I have been waiting to add my review of the Vengeance, until I had a few jumps on it. Not that I don't appreciate the reviews written by folks that have made only 10 or 20 demo jumps on a canopy, I do...it's just that the "personality" of airlocked parachutes don't fit the common mold. Even though the Vengeance is often compared to the awesome Stiletto (what elliptical isn't)? I have found them to be, at best, distant cousins.
If you have read the other well written reviews here, you've noticed a common theme. Openings with the VN require immediate attention, (from line stretch to slider stow) if you want to have anything that resembles an on heading opening. If you try the "shoulders level, hips flat and feet together" routine, you're gonna get a very scenic ride! One really needs to be on the rears as soon as the Vengeance is out of the sack.
Once your Vengeance is out of the bag, and you have it settled down...Oh Baby! What a ride! I disagree with the reviews claiming that the Stiletto turns faster. My stiletto needs to be "told" to turn...my Vengeance seems to read my mind. I have found the VN to be both more responsive, and quicker to enter turns and dives than my ST. Riser pressure is also noticeably lighter on the VN compared to the ST. And as noted in other reviews, the VN will continue to dive, until told to do something else...where my Stiletto will recover on it's own.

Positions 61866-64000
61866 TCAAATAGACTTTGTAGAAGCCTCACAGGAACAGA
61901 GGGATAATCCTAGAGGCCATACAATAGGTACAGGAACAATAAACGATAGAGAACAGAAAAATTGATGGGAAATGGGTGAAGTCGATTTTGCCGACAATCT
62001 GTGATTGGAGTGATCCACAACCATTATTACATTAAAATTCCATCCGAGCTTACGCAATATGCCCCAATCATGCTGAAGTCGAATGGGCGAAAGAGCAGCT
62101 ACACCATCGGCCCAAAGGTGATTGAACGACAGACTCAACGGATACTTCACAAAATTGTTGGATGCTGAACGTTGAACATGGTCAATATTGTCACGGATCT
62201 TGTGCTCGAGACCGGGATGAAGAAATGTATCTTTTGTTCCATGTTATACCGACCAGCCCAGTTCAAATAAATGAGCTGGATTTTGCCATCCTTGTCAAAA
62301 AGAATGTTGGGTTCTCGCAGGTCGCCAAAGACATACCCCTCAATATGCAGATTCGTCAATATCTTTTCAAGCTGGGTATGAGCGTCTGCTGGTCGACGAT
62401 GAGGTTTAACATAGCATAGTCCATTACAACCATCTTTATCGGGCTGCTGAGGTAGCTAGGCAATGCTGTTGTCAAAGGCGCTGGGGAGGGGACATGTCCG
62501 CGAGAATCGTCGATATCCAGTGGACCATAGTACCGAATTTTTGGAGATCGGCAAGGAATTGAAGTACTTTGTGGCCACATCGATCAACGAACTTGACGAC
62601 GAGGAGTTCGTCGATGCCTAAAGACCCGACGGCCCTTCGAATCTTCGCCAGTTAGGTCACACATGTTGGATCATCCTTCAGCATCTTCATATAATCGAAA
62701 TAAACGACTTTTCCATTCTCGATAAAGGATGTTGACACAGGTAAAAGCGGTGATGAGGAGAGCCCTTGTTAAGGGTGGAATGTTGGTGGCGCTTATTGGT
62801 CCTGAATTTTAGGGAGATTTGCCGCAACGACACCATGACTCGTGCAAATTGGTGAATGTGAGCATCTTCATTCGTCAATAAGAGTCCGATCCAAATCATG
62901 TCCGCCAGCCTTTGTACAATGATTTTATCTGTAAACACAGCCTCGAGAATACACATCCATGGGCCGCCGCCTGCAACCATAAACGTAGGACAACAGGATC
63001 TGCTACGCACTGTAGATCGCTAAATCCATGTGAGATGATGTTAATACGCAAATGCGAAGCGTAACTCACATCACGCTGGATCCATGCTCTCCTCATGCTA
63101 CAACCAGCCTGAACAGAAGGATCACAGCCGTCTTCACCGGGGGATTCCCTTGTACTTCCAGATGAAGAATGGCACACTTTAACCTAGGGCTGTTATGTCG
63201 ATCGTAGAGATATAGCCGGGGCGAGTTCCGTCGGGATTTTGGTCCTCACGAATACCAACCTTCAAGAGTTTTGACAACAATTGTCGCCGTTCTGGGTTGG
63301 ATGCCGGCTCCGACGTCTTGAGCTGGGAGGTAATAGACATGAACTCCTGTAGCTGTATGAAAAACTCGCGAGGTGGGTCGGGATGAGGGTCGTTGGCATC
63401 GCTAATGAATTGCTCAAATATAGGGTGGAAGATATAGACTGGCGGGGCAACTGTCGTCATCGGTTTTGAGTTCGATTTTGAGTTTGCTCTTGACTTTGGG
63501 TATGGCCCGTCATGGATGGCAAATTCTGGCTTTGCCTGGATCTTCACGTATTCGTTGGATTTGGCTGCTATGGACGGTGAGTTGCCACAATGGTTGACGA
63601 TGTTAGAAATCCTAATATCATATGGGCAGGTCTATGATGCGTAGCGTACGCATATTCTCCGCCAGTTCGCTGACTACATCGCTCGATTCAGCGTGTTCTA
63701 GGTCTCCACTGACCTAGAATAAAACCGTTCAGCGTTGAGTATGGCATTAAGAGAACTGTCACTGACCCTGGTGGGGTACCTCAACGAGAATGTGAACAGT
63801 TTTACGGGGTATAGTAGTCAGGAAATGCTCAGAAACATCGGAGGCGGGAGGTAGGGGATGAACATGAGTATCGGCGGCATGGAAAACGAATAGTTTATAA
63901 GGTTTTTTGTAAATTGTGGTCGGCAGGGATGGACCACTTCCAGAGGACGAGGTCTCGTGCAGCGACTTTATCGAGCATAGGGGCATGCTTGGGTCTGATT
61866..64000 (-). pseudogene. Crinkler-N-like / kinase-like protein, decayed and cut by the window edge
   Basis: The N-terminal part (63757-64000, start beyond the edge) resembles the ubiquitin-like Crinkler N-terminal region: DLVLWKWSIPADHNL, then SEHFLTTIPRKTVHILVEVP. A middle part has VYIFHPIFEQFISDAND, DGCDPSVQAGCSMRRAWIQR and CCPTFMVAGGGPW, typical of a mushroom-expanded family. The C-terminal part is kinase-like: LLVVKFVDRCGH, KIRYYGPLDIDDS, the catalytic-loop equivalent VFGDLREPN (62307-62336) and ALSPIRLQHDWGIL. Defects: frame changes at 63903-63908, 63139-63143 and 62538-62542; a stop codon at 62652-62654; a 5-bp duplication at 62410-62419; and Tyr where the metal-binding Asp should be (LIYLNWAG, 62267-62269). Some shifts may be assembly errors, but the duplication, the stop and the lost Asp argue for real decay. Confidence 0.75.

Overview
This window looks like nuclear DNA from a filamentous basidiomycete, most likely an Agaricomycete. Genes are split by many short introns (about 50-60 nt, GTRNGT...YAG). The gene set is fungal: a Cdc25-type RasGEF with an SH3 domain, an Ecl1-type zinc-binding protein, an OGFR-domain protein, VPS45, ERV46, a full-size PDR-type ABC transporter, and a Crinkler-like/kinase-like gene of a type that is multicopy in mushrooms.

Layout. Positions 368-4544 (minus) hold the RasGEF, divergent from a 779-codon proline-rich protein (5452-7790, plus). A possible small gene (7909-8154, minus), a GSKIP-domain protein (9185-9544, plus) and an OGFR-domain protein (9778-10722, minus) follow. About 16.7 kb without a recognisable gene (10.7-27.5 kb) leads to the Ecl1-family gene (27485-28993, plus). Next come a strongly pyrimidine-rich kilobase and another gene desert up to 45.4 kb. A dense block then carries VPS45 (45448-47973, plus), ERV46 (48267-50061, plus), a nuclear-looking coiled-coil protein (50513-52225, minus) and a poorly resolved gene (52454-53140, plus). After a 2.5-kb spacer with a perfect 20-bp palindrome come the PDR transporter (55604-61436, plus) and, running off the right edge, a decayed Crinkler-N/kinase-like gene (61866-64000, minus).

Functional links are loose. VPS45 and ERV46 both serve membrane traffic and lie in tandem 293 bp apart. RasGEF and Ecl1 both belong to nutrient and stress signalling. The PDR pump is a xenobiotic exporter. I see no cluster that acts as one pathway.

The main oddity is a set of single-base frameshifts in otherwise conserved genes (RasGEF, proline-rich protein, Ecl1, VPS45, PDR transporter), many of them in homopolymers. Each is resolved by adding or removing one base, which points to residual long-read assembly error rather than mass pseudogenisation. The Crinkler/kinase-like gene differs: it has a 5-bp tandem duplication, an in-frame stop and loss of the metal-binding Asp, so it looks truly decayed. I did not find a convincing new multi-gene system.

When it comes to stability? Well, the Vengeance is in a class by itself. I jump in the "High Desert" of Central Oregon, and we get some pretty nasty air during summer. I've had my ST do some really weird stuff in the trash, and even had it "drop" me a few times. My VN on the other hand, gives me a rougher ride, but is always on top and immediately controllable.
Yes, in moderate ground winds airlocks can be somewhat embarrassing to gather...just follow Germain's instructions, and get over yourself! Look at it this way: If your friends aren't teasing you about "folding your air mattress" they will find something else!
Airlocks: "Rock and Roll is here to stay" (Brian Germain)